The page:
Whenever you open a folder/directory in Sublime Text, it sets it up as a quasi-project. Right now, this project is, like the folder itself, empty.
Create a new file in
Now right-click on the
comjour-hw folder name that is in the FOLDERS sidebar:
Select the New File action. This subtly creates a new file in the main window of Sublime Text, with the title of
untitled. The file hasn't been created yet.
To actually add the new file to the project, hit the Keyboard shortcut Cmd+S, or, Save File. This will bring up a standard file-saving dialog.
Name the file:
Now your project has a file:
Go ahead and type some text into that
README.md. Do whatever you want, but this is a good time to practice some Markdown:
# My compjour-hw repo Hello there, my name is __Dan__ This is a kitten: ![img](http://placekitten.com/g/300/300)
Publish compjour-hw repo to Github
Github repositories are pretty much file folders on your computer, except with a hidden folder ('.git') that contains some metadata.
In other words, we have enough to publish this repo onto Github.
There are multiple ways to publish a repo on Github. Here's instructions for the old-fashioned via the web-browser.
But to keep things straightforward, open the Github Desktop Application, which you've hopefully installed and authenticated to your Github user account. It should look something like this:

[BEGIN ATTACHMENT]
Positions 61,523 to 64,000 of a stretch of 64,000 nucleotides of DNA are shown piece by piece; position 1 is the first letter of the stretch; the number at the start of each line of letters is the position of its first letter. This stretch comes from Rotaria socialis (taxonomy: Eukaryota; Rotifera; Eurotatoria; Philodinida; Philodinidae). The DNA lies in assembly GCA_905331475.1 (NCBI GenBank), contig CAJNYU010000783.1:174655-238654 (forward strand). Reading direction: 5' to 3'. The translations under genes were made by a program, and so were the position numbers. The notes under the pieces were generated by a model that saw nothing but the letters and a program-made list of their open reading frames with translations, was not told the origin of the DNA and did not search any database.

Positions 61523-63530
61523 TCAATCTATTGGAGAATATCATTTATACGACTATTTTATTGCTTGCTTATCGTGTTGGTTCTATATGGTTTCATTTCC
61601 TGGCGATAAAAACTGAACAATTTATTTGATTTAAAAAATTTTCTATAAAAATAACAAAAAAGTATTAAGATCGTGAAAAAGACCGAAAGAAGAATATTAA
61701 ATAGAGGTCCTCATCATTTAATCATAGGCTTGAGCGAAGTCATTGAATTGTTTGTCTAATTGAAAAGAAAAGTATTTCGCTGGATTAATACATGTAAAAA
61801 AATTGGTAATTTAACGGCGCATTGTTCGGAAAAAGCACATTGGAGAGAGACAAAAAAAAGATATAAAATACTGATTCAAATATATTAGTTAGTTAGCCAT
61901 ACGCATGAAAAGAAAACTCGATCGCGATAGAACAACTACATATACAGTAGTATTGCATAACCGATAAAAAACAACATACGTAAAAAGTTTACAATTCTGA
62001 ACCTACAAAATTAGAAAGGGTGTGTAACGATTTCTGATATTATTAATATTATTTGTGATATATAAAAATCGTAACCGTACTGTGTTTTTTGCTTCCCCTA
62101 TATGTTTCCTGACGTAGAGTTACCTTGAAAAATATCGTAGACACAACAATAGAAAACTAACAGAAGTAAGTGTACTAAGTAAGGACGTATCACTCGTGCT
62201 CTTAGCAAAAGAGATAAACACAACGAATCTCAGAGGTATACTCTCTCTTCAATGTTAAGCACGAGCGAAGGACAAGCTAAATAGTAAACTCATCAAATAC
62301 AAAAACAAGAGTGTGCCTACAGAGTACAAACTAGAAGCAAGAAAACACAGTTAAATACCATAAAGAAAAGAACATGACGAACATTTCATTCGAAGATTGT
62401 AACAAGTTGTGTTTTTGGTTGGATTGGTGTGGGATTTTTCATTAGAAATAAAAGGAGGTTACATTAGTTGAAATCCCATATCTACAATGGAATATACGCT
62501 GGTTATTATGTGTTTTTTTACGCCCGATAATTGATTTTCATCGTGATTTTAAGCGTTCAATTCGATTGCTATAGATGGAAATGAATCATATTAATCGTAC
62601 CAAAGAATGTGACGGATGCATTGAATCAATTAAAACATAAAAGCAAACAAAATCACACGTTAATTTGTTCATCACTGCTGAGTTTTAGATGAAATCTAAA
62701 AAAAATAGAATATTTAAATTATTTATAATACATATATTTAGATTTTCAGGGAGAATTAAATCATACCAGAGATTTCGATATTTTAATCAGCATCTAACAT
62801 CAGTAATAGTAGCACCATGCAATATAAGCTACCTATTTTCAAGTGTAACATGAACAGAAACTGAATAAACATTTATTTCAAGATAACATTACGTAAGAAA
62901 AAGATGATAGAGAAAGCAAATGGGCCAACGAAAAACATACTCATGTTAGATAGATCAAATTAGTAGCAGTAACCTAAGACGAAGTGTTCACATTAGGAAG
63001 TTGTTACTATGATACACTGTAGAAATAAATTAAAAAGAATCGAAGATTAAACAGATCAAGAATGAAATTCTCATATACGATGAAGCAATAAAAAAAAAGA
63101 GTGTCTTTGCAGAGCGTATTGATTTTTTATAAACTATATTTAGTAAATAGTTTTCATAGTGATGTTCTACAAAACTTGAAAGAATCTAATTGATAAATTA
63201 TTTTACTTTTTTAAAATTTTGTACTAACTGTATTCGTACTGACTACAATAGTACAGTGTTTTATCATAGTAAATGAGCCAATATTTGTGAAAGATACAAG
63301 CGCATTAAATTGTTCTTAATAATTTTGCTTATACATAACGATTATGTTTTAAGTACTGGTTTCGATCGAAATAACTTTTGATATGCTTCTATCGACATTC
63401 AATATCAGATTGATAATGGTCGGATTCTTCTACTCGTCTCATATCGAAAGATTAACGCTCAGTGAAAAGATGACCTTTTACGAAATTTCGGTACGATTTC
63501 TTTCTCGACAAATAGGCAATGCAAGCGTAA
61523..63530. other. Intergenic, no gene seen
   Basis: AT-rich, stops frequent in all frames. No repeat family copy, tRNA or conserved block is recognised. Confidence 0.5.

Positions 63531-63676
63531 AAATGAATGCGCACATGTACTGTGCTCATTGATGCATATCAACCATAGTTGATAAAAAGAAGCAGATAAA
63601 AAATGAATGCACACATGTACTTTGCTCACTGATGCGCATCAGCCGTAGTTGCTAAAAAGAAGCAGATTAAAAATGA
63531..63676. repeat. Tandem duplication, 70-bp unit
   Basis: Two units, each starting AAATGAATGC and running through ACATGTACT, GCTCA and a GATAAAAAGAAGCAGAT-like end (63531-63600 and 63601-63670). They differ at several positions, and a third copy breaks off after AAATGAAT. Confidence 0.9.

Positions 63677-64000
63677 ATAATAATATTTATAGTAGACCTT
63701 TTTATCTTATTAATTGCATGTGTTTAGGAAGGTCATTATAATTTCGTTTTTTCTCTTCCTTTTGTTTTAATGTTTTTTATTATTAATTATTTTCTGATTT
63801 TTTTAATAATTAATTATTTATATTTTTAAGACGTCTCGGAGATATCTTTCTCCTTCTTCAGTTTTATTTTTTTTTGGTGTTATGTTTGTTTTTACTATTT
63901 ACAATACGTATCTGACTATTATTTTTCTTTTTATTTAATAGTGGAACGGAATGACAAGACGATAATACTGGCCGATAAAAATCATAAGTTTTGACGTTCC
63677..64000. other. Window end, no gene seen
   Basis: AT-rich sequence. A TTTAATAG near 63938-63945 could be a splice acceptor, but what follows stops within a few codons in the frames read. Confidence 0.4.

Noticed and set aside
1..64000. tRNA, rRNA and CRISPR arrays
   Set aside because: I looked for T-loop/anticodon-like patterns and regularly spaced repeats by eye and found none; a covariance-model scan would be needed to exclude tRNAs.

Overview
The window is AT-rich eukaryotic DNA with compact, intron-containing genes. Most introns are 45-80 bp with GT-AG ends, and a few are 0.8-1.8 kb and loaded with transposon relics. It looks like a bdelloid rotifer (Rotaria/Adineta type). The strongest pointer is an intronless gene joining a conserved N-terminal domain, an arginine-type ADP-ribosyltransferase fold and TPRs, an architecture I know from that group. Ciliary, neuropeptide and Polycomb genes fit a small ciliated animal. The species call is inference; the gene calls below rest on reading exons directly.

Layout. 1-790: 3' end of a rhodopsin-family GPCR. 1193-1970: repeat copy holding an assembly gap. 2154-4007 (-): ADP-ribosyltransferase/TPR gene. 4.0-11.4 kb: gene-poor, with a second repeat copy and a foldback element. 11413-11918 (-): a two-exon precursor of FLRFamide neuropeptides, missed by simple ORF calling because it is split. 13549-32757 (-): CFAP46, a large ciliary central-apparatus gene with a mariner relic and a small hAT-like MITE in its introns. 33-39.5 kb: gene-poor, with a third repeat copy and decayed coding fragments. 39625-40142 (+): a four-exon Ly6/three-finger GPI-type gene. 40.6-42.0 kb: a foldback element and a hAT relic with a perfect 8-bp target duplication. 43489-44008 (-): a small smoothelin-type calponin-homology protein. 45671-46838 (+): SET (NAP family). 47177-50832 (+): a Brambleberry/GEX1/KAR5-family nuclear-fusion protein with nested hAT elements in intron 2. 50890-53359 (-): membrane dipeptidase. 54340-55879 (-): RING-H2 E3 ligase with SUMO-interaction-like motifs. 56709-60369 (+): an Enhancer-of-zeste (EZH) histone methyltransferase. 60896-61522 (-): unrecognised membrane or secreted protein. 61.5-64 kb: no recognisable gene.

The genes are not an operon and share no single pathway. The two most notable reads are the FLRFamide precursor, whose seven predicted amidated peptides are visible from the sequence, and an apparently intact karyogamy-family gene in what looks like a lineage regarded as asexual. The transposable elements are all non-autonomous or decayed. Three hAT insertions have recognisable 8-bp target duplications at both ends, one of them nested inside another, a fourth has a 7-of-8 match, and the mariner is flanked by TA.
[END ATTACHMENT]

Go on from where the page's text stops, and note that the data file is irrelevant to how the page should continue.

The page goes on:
Create a repository in the Github desktop app
In the Github app. click the plus-sign icon in the top-left. Then click the Create tab, and then Choose the path to your
compjour-hw folder, i.e.
~/Desktop if you're following me.
Then put in
compjour-hw in the Name field and click Create Repository
Add/commit a "change"
README.md counts as a "change". So in the bottom part of the Changes tab, you'll see a button that says Commit to master.
Before you push that button, add something to the Summary and Description text field:
Then hit the Commit to master button.
Now, see that Publish button in the top-right corner? Once you push that button, your file folder will be published online on your Github account.
When you're ready, push the Publish button. This will bring up another dialog, which may be irrelevant if you currently only have one Github identity. You should be able to push the Push Repository button:
Visit the repo online
If your username is
your_username, your compjour-hw repo should now be live at:
Here's my version:
Add a Python script from the homework
OK, now to do the homework. Switch back to Sublime Text. I find it easiest to use the Keyboard Shortcut: Cmd-Tab
Add a new subdirectory:
In other words, your directory structure will look like:
compjour/ | |_____ opener-project/
Open Opener Project Part 1 in a new browser window.
Take note of the section, hello-world.py
In Sublime Text, create a new file named opener-project/hello-world.py
Then enter the code as found in the exercise Opener Project Part 1
Run the Python script
(this may or may not work for you)
Now does this script actually work? Inside Sublime Text, the keyboard shortcut for Build, i.e. Cmd+B should execute the current script. The output should show up in a bottom subpanel: